BESE says constitutional authority at stake with suit
BATON ROUGE - While teachers and families prepare for classes to start in a couple of weeks, state leaders are swamped with lawsuits and political fights over the participation in Common Core.
The state's top school board voted Tuesday to join a lawsuit already filed against Governor Bobby Jindal and his effort to pull Louisiana out of the education standards.
BESE members said they're trying to retain their constitutional authority over education. The lawsuit was filed against Jindal last week by parents and educators.
"There has to be some decisions made now about what we teach in classrooms," said Debbie Meaux, president of the Louisiana Association of Educators, "what test these kids are accountable to."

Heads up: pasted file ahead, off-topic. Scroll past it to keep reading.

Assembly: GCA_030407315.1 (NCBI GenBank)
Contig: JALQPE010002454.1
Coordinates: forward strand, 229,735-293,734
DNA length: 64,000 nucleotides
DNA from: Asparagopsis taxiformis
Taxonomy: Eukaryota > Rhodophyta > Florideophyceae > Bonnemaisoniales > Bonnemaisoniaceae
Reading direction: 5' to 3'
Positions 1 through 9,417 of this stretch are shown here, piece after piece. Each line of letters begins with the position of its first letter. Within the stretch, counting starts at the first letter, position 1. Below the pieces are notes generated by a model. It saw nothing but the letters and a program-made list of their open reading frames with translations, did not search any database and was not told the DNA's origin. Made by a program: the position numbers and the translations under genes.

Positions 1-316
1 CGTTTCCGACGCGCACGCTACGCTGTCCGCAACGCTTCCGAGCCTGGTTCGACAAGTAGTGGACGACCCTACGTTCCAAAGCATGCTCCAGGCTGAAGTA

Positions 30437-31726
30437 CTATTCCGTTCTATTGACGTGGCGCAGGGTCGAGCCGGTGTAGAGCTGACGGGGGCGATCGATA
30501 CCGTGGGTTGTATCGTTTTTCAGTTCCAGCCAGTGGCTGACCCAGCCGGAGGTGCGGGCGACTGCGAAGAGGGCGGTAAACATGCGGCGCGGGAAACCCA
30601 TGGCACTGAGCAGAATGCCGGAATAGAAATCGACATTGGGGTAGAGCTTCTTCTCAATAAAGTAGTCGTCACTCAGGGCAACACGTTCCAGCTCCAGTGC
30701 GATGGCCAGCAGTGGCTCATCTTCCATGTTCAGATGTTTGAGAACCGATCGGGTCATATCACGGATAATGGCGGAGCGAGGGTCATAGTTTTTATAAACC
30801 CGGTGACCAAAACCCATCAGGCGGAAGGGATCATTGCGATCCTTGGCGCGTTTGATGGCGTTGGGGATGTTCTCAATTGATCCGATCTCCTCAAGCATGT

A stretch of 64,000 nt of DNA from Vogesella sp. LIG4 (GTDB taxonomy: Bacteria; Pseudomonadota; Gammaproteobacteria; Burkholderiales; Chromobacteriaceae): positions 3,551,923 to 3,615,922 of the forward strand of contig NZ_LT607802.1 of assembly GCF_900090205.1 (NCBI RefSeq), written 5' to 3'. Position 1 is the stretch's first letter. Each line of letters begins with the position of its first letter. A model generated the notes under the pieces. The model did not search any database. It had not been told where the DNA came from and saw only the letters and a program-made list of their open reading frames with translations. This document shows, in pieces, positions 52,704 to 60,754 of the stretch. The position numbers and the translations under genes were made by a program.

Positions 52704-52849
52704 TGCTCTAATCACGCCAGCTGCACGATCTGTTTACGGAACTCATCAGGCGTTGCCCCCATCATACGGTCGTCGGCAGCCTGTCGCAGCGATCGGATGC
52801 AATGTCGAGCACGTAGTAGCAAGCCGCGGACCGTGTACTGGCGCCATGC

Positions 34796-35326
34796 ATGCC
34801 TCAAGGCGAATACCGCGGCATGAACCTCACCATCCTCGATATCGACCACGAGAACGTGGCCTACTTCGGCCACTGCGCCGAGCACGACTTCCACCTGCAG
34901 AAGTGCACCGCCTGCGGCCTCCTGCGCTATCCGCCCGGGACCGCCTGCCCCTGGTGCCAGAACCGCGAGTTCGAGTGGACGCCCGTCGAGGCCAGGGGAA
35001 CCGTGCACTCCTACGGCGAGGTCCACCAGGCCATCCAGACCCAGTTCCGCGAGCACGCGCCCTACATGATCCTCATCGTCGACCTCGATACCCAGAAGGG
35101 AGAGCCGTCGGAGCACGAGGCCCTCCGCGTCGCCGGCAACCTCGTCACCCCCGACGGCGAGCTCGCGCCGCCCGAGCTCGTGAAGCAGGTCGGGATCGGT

The saga continues for now with no answer on what standards educators will use in a couple weeks. BESE voted 6-4 in favor of joining the existing lawsuit.
"In the lawsuit, they're going to be talking about about constitutional authority of BESE," said BESE President Chas Roemer. "We felt if they have that discussion, we should be in the room."
Members of Jindal's team with the Division of Administration promised the lawsuit will not be resolved anytime soon.
"Once in litigation, we'll fight and appeal if we lose on exceptions," said Elizabeth Murrill, with Division of Administration.
The governor moved unilaterally last month making executive orders to remove the state from Common Core. It's been a messy battle ever since as a majority of BESE and the state Superintendent of Education John White are fighting his orders. They said that they have the last word on education policy for the state..
"It's entered the court system. I hope the court can provide some clarity on steps to take," Roemer said.
The lawsuit will be heard in court August 18. BESE said it will have clear direction on what standardized tests students will take soon after that hearing. The law firm of Preis Gordon will represent BESE in the suit free of charge.